Despite the system's name, the ERCS medical team will not be trained or equipped to provide en route care and, in fact, will only perform "clinical interventions per pre-approved protocols ... necessary to prevent clinical degradation while in transit." (13) In contrast, the Air Force can deploy a de facto airborne intensive care unit and Critical Care Air Transport Teams (CCATFs) for long-haul, intertheater/ strategic aeromedical evacuations.
Full operational capability of the ERCS is 60 sets, including specialized training for 48 ERCS medical teams. A similar prototype system was employed during Operation Iraqi Freedom to evacuate 34 casualties (28 Iraqis and 6 Marines) from forward FRSS units. (14) Two severely wounded patients, in particular, partially validated the ERCS concept. They were intubated, mechanically ventilated, medically paralyzed, and chemically sedated during the 350-mile transport from Baghdad to Kuwait City using a combination of rotary- and fixed-wing aircraft and ground ambulances.
While the anecdotes from Iraqi Freedom represent real success stories, two critical patients and otherwise light casualties from a month of combat provide insufficient data to determine whether the ERCS concept can support sustained expeditionary sea-based operations. How stable a "stabilized" patient really is has not been adequately tested. Nor has the need arisen to deny or substantially delay aeromedical evacuation due to a lack of airlifts of opportunity. The post-Iraqi Freedom report on FRSS unit activities recorded that the mean delay for an airlift from a FRSS was 8 hours. Survival rates could suffer if casualty rates were higher or airlift delays longer.
Sea-Based Hospital Care
After battlefield casualties have been stabilized for transport and a system put in place to transport them, their survival will depend on having a ready, capable receiving platform, traditionally a deployed fleet or field hospital (or hospital ship) with level 3 capabilities, followed by onward evacuation to level 4 and 5 MTFs in the continental United States. To support sea-based operations, however, emphasis will shift from hospitals ashore to an organic sea-based level 3 capability on the sea base itself, which will, perhaps, present the biggest operational challenge with regard to sea-based combat health services support.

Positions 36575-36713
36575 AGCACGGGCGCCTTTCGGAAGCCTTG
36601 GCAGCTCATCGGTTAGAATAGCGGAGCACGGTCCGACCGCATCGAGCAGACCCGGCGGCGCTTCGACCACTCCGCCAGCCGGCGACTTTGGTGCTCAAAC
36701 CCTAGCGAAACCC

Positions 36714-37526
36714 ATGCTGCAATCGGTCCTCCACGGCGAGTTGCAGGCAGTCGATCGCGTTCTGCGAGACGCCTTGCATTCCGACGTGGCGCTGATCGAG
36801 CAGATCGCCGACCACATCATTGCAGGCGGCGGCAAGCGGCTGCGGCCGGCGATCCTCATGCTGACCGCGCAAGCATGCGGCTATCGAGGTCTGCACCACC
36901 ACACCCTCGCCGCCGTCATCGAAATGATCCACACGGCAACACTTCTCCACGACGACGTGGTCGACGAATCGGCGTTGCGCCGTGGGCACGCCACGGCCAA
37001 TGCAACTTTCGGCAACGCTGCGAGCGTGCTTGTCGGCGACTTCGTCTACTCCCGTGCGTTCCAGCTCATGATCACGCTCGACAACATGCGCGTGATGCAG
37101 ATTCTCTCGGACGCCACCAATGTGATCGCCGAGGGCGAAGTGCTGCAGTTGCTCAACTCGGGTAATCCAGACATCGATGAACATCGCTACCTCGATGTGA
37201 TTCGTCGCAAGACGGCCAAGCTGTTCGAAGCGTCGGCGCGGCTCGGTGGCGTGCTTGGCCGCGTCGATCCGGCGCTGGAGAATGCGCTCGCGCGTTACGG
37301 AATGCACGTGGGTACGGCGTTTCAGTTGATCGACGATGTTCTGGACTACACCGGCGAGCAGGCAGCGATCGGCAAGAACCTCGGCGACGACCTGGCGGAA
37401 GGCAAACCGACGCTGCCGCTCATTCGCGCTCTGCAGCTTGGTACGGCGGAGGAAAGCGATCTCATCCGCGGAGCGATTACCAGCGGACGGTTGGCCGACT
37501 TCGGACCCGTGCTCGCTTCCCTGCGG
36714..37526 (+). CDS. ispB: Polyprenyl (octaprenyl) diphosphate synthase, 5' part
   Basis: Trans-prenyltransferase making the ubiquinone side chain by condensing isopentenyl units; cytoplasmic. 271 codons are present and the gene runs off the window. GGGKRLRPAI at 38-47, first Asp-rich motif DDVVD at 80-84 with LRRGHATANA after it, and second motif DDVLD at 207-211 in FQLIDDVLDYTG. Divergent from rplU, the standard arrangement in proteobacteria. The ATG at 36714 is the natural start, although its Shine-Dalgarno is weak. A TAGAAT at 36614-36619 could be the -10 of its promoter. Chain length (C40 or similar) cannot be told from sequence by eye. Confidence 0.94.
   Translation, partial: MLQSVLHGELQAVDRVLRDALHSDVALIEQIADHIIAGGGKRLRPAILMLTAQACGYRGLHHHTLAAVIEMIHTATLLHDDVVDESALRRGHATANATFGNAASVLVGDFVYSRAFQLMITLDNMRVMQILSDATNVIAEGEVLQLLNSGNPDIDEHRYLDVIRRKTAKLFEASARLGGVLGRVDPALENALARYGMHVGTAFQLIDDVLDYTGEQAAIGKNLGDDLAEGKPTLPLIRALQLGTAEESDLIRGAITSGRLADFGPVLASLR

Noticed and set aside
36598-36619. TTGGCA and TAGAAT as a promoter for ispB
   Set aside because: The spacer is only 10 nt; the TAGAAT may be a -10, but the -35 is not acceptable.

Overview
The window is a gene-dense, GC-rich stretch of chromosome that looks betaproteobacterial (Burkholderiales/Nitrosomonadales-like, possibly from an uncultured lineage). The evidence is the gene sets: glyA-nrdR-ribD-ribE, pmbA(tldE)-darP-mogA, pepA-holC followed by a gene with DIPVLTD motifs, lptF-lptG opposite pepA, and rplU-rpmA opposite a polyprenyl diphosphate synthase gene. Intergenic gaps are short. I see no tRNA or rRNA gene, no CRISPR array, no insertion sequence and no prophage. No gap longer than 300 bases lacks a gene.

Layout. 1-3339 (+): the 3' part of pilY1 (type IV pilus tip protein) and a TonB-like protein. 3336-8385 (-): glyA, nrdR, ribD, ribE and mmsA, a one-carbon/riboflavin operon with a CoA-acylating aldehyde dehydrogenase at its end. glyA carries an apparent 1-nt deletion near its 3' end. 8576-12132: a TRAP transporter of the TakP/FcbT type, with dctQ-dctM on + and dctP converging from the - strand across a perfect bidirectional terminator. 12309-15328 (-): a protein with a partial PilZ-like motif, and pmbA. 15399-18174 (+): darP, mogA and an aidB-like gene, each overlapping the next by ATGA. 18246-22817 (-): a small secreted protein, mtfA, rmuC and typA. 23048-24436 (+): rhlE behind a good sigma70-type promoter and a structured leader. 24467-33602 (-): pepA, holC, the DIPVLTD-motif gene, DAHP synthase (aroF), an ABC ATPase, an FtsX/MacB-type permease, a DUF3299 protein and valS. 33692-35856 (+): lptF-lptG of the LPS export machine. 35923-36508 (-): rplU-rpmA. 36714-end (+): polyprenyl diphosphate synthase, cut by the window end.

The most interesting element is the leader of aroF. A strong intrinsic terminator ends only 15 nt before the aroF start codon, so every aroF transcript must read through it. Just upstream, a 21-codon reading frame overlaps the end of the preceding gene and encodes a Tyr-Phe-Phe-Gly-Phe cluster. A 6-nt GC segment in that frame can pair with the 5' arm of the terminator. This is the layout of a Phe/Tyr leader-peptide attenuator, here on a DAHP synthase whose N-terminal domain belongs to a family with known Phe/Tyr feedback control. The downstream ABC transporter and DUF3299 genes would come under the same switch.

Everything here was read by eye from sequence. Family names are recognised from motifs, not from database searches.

The key logistic piece of sea basing is the Future Maritime Prepositioning Force [MPF(F)] with its subordinate Maritime Prepositioning Squadron (MPSRON), which will support, sustain, reconstitute, and redeploy the sea base and the joint force from an advanced logistic base hypothetically located 2,000 nautical miles away. The Future MPSRON--composed of six to eight deep-draft, high-capacity ships of a new class--will be forward deployed to a theater and specifically preloaded to support the full spectrum of sea-based operations. Some scenarios call for multiple MPSRONs. Each squadron will include two ships equipped and staffed to serve as level 3 casualty receiving and treatment ships (CRTS). (15)
The medical treatment facility in each CRTS is projected to have six operating rooms and 121 hospital beds, including 38 intensive care unit beds and 83 hospital ward beds. In addition to level 3 hospital care, the ships will also provide laboratory, pharmacy, radiology, blood banking, telemedicine, medical logistic, and mortuary services in support of expeditionary land forces. Moreover, the deployed expeditionary strike group will retain level 2 capabilities in its assault ships. In a worst-case scenario, however, in which logistic footprint constraints preclude a substantial HSS presence ashore, these sea-based hospital beds in the MPSRON and the strike group could be the only inpatient casualty holding capacity available to the combatant commander for up to 2,000 nautical miles.